‘One in a Billion’ shows how DNA technologies save lives, enhance health care delivery
A medical mystery:
How doctors pushed ‘medical frontier’ to save a boy’s life
WIPPS, in partnership with the Medical College of Wisconsin (MCW), presented a panel discussion November 15 on a medical mystery that threatened the life of a young Wisconsin boy and how it was solved – thanks to relentless efforts by his doctors, researchers and his mother’s fierce determination to find a cure.
“One in a Billion: A Medical Mystery, a Young Boy’s life,” highlighted the Pulitzer-price winning story by Kathleen Gallagher and Mark Johnson, who described the challenges they faced in writing the newspaper story, from following a family in the midst of a medical crisis to translating the complexities of a new technology for a lay audience.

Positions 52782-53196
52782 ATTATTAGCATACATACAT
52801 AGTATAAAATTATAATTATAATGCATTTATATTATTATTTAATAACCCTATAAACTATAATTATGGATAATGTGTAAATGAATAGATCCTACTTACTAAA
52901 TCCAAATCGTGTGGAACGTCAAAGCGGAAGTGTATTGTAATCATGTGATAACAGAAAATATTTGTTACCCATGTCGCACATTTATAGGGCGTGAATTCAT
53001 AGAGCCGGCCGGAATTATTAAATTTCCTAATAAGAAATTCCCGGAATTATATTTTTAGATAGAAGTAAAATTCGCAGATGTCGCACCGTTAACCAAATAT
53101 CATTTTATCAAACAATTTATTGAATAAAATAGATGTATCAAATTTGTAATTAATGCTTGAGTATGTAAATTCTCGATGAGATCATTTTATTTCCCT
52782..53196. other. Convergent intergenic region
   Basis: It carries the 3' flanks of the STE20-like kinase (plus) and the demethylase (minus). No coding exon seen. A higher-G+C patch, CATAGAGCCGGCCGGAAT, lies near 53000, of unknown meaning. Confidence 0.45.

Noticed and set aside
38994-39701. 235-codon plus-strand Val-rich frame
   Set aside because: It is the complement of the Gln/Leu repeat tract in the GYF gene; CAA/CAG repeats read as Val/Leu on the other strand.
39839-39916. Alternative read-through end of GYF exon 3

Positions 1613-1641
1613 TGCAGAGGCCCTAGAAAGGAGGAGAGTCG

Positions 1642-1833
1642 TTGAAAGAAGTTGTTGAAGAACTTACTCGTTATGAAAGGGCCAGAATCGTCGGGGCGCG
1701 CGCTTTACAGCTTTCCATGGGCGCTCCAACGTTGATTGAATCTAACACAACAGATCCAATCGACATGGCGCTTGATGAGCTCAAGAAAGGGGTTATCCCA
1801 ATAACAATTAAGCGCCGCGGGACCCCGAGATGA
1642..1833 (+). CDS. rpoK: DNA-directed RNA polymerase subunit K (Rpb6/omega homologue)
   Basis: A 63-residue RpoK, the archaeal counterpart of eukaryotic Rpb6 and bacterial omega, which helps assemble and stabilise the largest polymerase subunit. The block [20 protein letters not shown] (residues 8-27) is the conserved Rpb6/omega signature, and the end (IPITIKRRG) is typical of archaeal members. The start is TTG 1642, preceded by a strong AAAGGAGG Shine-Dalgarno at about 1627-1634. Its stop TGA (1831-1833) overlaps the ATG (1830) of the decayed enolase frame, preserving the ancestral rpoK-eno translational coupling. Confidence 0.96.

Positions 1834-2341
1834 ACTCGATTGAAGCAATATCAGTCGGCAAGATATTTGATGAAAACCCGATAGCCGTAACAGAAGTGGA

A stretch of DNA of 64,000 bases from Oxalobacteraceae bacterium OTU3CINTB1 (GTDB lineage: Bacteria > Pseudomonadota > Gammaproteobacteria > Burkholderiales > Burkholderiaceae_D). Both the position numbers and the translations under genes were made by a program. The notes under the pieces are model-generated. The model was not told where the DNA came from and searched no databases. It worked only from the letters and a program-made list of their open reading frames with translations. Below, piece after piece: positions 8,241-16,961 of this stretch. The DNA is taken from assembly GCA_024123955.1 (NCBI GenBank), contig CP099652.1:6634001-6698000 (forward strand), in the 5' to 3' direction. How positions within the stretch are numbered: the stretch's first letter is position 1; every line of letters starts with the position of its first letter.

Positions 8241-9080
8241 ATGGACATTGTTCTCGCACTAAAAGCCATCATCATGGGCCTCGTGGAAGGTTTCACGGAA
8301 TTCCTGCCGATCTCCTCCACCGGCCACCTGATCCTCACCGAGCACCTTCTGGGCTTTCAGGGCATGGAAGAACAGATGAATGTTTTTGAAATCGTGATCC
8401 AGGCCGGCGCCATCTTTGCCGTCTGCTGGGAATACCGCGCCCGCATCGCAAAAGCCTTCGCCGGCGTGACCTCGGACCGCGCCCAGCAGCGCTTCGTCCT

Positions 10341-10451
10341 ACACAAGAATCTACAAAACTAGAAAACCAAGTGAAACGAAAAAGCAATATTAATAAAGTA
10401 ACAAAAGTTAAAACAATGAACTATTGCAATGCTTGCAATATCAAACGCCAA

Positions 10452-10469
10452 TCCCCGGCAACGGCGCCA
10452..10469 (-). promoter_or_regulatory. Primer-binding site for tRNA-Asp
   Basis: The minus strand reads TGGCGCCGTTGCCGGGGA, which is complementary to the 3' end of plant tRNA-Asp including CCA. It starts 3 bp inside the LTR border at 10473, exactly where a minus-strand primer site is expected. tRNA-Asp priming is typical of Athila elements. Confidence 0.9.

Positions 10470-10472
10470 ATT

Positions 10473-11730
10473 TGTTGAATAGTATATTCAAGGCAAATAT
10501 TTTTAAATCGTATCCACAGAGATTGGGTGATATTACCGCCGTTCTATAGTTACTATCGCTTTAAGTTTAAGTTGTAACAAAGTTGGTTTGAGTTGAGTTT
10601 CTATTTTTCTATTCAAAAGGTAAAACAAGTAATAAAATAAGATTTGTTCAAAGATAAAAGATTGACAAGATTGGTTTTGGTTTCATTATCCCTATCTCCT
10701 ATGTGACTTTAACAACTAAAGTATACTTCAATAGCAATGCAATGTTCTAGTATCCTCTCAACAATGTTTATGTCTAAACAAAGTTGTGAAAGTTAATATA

Panelists included Gallagher, Amylynne Santiago Volker, Nic’s mom and founder of the Nicholas Volker One in a Billion Foundation; and Daniel Helbling, senior clinical genomics analyst at the Medical College of Wisconsin.
Audience members engaged with the panelists throughout the event, with several sharing personal stories of how genetics and genetic sequencing has impacted their lives.
A book signing and meet and greet with the author and other panelists after the event gave the public an opportunity to learn more about DNA sequencing and how personalized medicine is making the treatment as individualized as the disease.
In addition to MCW, other program sponsors with WIPPS were the One in a Billion Foundation, Wisconsin Area Health Education Center, Aspirus and the Wisconsin Humanities Council.
The program is part of the Wisconsin Humanities Council Working Lives Project/Shop Talk Series.